“Luck is believing you’re lucky.”
—Tennessee Williams, A Streetcar Named Desire
Today’s story is from Blake Glovitz
Nov 4, 1983. 5:32 p.m. Baby in distress. The hospital PA, “Respiratory therapist, stat.” Newborn in trouble. Mom rushed to surgery. Emergency C-section. Premature birth. Lungs limp. Not a breath.
They “bagged” my head. APGAR score “1” – the lowest there is…unless you are dead. I was rushed to neo-natal intensive care at Dallas Methodist Hospital. Dad followed by car, afraid and alone, worried about his newborn son.
When I arrived the doctor didn’t mince words, “Mr. Glovitz, your newborn is the sickest one here.” Three pound newbies. Heart surgery. Brain injured kids. I was the worst…least likely to live.
Dad prayed time after time for me his newborn son, “Blake, please cry. Breathe on your own.” The next day, things were bad. I still struggled to live. Dad walked out to the lot. He hadn’t been home. He needed fresh air.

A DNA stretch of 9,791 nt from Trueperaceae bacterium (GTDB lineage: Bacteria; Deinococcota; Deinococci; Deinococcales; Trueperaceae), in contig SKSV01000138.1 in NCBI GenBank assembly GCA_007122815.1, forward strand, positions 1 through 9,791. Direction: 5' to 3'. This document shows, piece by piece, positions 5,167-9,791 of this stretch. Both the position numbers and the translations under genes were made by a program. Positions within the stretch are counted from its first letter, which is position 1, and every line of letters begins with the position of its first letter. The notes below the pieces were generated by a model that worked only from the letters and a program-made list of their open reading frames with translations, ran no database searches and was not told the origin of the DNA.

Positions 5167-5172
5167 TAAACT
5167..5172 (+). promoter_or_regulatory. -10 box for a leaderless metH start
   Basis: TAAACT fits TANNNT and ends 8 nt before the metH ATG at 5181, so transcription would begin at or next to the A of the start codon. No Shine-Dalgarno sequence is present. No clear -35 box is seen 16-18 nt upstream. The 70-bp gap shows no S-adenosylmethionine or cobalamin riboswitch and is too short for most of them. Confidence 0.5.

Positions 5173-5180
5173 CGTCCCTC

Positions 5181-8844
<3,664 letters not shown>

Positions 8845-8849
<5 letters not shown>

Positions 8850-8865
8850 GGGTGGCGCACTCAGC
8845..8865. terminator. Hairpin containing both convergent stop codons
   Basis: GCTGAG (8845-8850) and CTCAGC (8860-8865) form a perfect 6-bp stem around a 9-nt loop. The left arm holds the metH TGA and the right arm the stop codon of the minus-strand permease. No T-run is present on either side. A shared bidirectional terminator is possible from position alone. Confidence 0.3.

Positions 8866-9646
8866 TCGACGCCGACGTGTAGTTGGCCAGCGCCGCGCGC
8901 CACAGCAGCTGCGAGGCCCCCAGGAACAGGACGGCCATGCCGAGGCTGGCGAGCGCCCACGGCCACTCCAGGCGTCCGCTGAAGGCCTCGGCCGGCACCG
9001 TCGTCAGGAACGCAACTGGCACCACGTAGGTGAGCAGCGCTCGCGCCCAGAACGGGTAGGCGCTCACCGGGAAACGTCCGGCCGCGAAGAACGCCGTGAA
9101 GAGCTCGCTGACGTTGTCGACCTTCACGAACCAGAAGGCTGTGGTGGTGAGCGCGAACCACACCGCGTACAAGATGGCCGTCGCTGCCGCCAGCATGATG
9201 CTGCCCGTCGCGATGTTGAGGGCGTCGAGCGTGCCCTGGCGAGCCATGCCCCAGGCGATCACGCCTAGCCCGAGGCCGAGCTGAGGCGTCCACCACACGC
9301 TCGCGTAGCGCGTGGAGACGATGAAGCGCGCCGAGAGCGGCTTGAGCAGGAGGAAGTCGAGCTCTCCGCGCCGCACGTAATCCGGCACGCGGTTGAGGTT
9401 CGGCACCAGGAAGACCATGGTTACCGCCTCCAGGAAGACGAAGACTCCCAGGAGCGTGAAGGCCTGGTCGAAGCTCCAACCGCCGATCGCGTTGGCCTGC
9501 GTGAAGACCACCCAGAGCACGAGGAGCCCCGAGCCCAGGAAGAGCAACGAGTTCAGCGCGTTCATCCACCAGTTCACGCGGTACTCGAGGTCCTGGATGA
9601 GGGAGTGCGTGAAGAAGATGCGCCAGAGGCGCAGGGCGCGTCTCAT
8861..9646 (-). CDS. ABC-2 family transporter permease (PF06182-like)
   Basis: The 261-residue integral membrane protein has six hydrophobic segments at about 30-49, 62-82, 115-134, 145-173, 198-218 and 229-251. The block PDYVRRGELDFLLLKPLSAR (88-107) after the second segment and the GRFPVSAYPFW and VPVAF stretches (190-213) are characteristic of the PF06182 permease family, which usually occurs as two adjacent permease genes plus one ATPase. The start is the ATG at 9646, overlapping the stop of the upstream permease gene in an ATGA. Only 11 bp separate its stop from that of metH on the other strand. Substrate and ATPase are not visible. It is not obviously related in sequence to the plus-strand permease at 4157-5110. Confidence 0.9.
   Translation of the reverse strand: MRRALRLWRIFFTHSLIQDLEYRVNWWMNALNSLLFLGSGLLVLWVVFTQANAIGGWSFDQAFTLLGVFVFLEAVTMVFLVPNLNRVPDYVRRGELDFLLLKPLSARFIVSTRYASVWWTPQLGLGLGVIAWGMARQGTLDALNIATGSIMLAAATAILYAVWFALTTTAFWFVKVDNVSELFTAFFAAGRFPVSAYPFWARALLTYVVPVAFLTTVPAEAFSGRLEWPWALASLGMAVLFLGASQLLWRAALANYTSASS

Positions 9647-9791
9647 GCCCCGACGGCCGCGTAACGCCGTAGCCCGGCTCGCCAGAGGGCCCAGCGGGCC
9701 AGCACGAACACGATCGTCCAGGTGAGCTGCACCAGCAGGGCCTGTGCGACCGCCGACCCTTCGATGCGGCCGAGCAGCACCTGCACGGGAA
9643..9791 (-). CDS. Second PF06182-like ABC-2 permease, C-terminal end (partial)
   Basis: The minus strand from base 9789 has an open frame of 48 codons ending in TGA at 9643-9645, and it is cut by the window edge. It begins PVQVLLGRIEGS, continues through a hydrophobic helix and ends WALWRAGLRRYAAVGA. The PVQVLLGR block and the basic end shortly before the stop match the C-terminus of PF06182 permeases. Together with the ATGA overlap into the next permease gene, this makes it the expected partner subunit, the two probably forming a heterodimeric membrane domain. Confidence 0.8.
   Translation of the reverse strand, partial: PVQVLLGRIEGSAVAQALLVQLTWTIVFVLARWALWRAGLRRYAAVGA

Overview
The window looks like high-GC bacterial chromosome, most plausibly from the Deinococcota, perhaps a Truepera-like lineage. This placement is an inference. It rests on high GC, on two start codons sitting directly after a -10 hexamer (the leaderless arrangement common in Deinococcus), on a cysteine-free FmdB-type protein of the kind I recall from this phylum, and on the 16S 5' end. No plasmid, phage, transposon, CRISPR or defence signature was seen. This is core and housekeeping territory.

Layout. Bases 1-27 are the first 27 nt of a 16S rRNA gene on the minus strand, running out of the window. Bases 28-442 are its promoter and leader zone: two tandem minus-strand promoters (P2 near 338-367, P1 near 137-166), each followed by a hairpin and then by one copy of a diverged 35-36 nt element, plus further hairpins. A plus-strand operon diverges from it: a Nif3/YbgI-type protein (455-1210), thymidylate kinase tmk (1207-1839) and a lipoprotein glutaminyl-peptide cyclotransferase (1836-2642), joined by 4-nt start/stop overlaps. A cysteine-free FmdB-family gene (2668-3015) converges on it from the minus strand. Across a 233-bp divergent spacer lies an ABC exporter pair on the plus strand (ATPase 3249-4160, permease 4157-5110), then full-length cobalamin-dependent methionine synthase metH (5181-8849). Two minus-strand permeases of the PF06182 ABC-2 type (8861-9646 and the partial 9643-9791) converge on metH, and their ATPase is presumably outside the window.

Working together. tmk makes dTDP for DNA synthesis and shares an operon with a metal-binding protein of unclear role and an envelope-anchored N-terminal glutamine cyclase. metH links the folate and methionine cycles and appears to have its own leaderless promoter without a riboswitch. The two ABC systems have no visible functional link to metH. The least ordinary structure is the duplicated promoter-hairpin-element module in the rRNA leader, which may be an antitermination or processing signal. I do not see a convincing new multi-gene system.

He noticed a worn, torn one dollar bill lying alone, scrunched on the ground. Lucky, Dad thought. Hope for my son?
Dad picked up that buck, walked inside, asked for a pen and wrote “Blake Campbell’s Lucky Buck. Found 11/05/83.” Excellent care. Mom and Dad’s love. The luck of that buck. I lived.
Mom’s childhood teddy bear bank was placed next to my crib. To continue my luck, Dad inserted that buck. A few years passed. I was perhaps 5. That’s when I learned of my fight for survival, how bleak things looked, the doctors and nurses who helped me pull through. And, my lucky buck.
“Blake,” said Dad,“on days that seem bad, realize they’re not. All days are good when you’re lucky to live.”
I’ve had some rough times…a few days especially tough.
My real luck from that buck?
My remarkable dad.
Thanks Dad. And, happy 65th.